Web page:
Between 2013-2017, U.S. fire departments responded to an average 160 home fires that started with Christmas trees per year. These fires caused an average of three deaths, 15 injuries, and $10 million in direct property damage annually.
- On average, one of every 52 reported home fires that began with a Christmas tree resulted in a death, compared to an average of one death per 135 total reported home fires.
- Electrical distribution or lighting equipment was involved in 44% of home Christmas tree fires.
- In one-quarter (25%) of the Christmas tree fires, some type of heat source, such as a candle or equipment, was too close to the tree.
- One-fifth (21%) of Christmas tree fires were intentional.
- Roughly three-quarters of Christmas tree fires occurred in December or January.
- Two of every five (39%) home Christmas tree fires started in the living room.
A live Christmas tree burn conducted by the U.S. Consumer Product Safety Commission (CPSC) shows just how quickly a dried out Christmas tree fire burns, with flashover occurring in less than one minute, as compared to a well-watered tree, which burns at a much slower rate.
U.S. fire departments responded to an estimated average of 780 home structure fires per year that began with decorations, excluding Christmas trees, in 2013-2017. These fires caused an annual average of three civilian fire deaths, 34 civilian fire injuries and $12 million in direct property damage.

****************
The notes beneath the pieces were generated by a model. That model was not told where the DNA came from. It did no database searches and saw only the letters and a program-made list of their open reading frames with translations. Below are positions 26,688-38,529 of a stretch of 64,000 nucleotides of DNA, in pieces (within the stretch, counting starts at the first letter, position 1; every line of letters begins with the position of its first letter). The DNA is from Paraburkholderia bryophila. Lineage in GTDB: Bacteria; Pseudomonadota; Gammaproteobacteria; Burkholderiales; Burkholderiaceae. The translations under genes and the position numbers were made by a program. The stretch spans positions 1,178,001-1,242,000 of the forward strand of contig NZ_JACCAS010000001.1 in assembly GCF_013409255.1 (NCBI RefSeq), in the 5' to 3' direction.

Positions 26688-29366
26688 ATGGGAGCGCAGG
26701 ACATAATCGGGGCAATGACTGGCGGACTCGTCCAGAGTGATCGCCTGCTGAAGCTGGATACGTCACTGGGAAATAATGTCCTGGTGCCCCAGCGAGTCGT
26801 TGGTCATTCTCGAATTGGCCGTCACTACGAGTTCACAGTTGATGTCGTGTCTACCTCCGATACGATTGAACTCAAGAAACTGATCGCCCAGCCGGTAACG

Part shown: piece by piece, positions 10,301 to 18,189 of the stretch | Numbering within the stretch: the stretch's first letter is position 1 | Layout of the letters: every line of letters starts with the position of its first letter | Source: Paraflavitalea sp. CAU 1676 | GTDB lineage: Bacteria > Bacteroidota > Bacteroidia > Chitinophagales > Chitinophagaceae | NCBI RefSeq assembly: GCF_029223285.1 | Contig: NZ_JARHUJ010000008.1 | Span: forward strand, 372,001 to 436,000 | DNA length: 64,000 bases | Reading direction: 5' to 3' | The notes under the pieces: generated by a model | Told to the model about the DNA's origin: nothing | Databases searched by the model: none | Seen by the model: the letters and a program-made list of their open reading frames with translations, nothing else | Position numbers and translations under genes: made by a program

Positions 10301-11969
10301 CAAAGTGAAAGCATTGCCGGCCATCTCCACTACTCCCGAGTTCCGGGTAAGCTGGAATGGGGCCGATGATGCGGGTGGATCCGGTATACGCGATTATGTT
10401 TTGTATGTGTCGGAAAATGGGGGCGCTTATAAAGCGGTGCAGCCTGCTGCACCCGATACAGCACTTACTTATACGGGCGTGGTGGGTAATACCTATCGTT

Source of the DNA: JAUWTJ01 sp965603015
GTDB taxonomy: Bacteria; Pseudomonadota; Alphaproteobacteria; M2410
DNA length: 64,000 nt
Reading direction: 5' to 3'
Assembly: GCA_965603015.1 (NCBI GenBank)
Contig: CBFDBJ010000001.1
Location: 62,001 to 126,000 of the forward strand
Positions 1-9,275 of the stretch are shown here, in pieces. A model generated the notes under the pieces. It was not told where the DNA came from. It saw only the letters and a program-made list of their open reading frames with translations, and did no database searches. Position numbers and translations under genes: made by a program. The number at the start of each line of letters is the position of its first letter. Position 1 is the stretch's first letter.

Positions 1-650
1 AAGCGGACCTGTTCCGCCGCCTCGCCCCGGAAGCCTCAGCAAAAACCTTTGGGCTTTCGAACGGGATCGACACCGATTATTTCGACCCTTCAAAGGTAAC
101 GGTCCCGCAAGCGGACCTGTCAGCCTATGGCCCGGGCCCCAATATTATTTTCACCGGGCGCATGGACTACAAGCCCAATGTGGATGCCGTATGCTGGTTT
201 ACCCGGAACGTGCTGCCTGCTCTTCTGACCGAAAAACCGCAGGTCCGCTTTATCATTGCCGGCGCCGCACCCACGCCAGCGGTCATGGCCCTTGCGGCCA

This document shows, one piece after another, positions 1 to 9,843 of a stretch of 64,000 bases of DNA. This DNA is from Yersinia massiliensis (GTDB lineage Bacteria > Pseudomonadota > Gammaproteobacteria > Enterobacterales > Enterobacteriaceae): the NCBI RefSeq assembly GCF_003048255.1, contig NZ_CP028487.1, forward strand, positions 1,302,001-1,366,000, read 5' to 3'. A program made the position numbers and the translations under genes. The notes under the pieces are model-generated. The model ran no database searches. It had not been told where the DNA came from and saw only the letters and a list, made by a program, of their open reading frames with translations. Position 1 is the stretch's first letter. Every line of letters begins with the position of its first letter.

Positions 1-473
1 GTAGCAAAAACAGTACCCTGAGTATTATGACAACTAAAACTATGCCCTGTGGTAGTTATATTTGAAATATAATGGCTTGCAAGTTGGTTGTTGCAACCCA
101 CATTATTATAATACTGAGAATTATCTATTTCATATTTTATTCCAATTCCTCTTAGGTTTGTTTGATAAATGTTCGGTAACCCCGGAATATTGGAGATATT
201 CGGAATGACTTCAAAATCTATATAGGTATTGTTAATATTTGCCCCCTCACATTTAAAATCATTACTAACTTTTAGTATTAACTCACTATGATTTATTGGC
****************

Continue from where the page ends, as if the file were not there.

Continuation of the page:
- Nine percent of decoration fires were intentional.
- The decoration was too close to a heat source such as a candle or equipment in more than two of every five (44%) fires.
- One-fifth (21%) of the decoration fires started in the kitchen. Sixteen percent started in the living room, family room or den.
One-fifth (20%) of the home decoration fires occurred in December.
- On average, 22 home candle fires were reported each day between 2013-2017.
Three of every five (60%) candle fires started when something that could burn, such as furniture, mattresses or bedding, curtains, or decorations, was too close to the candle.
Candle fires peak in December. January ranked second. Eighteen percent of December candle fires started in the living room and 8% started in the dining room compared to 14% and 3% for those areas during the rest of the year.
The two peak days for candle fires were Christmas and Christmas Eve.
Thanksgiving is the peak day for home cooking fires, followed by Christmas Day and Christmas Eve.
Cooking equipment was involved in one of every five (19%) of home decoration fires. This can happen when a decoration is left on or too close to a stove or other cooking equipment.
- Ten percent of fireworks fires occur during the period from December 30 through January 3, with the peak on New Year's Day.
Source: NFPA's Applied Research